Steve Barnes' World of Happiness

Flash: a legacy technology in both senses.

I knew this calendar date was significant somehow.

Some time ago, Adobe announced they'd end support for Flash, and today is the day. That means they won't be issuing further security updates and recommend users remove it from their systems. Flash's final hours.

In 2010, some seemed stunned to learn the newly-announced iPad, a device Steve Jobs had emphatically framed as a better device for browsing the web than a smartphone or a notebook, wouldn't support Flash. Steve articulated his thoughts in one of his few open letters, memorably called "Thoughts On Flash". His case in short was that native web technologies would soon provide similar functionality that all devices could implement according to open standards and with better performance.

He didn't even have to mention some of the pain points: "downloading Flash installer" had become a household verb phrase. A security issue meant wariness about patches, and a bug could crash your browser. A period method of delivering malware was to disguise your malicious product as a Flash installer, relying on users' muscle memory to download and run it without thinking.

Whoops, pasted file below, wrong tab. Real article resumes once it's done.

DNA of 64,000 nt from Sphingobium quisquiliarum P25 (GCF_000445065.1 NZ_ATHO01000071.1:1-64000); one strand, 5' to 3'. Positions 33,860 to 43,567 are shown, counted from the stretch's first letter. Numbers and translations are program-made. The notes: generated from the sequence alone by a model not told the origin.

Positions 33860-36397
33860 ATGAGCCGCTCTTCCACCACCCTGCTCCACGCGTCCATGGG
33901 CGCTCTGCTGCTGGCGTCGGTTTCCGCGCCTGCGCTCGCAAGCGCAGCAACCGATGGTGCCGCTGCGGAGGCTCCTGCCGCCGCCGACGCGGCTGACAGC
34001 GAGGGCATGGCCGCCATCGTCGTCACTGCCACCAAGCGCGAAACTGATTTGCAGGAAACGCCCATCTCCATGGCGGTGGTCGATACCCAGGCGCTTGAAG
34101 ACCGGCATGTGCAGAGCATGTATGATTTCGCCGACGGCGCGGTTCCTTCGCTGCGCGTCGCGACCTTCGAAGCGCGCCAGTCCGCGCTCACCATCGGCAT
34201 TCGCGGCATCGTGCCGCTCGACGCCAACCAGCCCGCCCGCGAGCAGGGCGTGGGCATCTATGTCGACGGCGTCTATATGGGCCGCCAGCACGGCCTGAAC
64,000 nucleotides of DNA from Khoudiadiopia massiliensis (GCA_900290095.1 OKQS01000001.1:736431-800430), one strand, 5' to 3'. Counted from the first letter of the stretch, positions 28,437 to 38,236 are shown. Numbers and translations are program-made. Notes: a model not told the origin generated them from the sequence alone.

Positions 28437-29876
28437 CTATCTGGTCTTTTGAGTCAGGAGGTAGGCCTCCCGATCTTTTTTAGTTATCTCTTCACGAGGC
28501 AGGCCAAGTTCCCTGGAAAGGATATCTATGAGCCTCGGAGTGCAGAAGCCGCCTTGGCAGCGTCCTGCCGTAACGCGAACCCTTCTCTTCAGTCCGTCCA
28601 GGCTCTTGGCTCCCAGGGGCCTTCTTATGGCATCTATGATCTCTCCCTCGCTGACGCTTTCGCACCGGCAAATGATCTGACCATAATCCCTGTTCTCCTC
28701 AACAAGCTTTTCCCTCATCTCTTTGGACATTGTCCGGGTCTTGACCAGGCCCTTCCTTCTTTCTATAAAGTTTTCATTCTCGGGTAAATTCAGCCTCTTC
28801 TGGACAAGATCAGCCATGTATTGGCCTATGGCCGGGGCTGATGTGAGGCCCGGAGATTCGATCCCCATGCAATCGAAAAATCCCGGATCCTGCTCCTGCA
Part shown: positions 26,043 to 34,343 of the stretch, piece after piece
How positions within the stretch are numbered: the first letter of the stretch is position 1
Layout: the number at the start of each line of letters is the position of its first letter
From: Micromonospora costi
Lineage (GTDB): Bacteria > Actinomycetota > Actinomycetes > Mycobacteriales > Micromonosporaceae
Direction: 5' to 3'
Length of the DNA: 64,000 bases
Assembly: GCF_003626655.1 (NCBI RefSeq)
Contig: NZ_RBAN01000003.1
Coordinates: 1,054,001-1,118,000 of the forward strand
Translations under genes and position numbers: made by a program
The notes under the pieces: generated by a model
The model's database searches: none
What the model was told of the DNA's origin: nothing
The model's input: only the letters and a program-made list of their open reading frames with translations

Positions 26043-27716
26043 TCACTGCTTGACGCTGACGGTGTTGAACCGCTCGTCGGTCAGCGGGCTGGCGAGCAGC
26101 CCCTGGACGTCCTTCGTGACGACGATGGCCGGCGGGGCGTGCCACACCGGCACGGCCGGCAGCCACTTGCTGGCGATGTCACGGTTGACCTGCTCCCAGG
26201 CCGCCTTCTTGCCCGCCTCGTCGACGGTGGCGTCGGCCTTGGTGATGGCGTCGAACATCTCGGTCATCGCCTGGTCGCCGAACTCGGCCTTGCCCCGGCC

In any case, Jobs knew what he was talking about: Apple had long since involved itself in developing open web standards, and its now-ubiquitous WebKit engine was well into adolescence. Today, creating interactive animations on the web using HTML standards is relatively fun, easy, and natively and reliably supported in browsers everywhere.

But in the early 2000s, that was closer to unheard of. Perhaps you could do something tricky with JavaScript, but web pages were still largely text and images; anything richer, even embedding a typical video file, meant a fair amount of explicit browser support or installing a third-party plug-in.

"Flash," near-synonymous with Macromedia before Adobe took it over, was a proprietary platform for rich, animatable, interactive stuff. Its coolness made its third-party-ness worth overlooking, and it became popular enough that it seemed reasonable to expect most would have it installed – or if they didn't, that they should. Occasionally, you'd find Flash was "required" because an entire site was created in it, using a single HTML page only as a wrapper.

A staple of the time was Homestar Runner (there's the link to the page is still live at as I type this – does it load for you?), the riffy cartoon family so enduring and beloved that I think they may still live off their merchandise sales. In addition to countless, fully-voiced animated sketches with easter eggs and interactive end cards, the site featured a complete spoof of an old Sierra game dubbed Peasant's Quest, and a three-part send-up of old text adventures called Thy Dungeonman. They weren't edge-pushing 3-D extravaganzas, but they were good, full games. I think they've mentioned they may convert things to HTML5 (some time ago), but Homestar has seemed so wedded to Flash that they've felt more like a single life, and I'm going to miss all of it.

That's what Flash was before the native web could ever have been it. It may have inspired Apple and other standards groups to get their act together and work toward the better web-based "future" in which we find ourselves, and that's a legacy not to be sneezed at.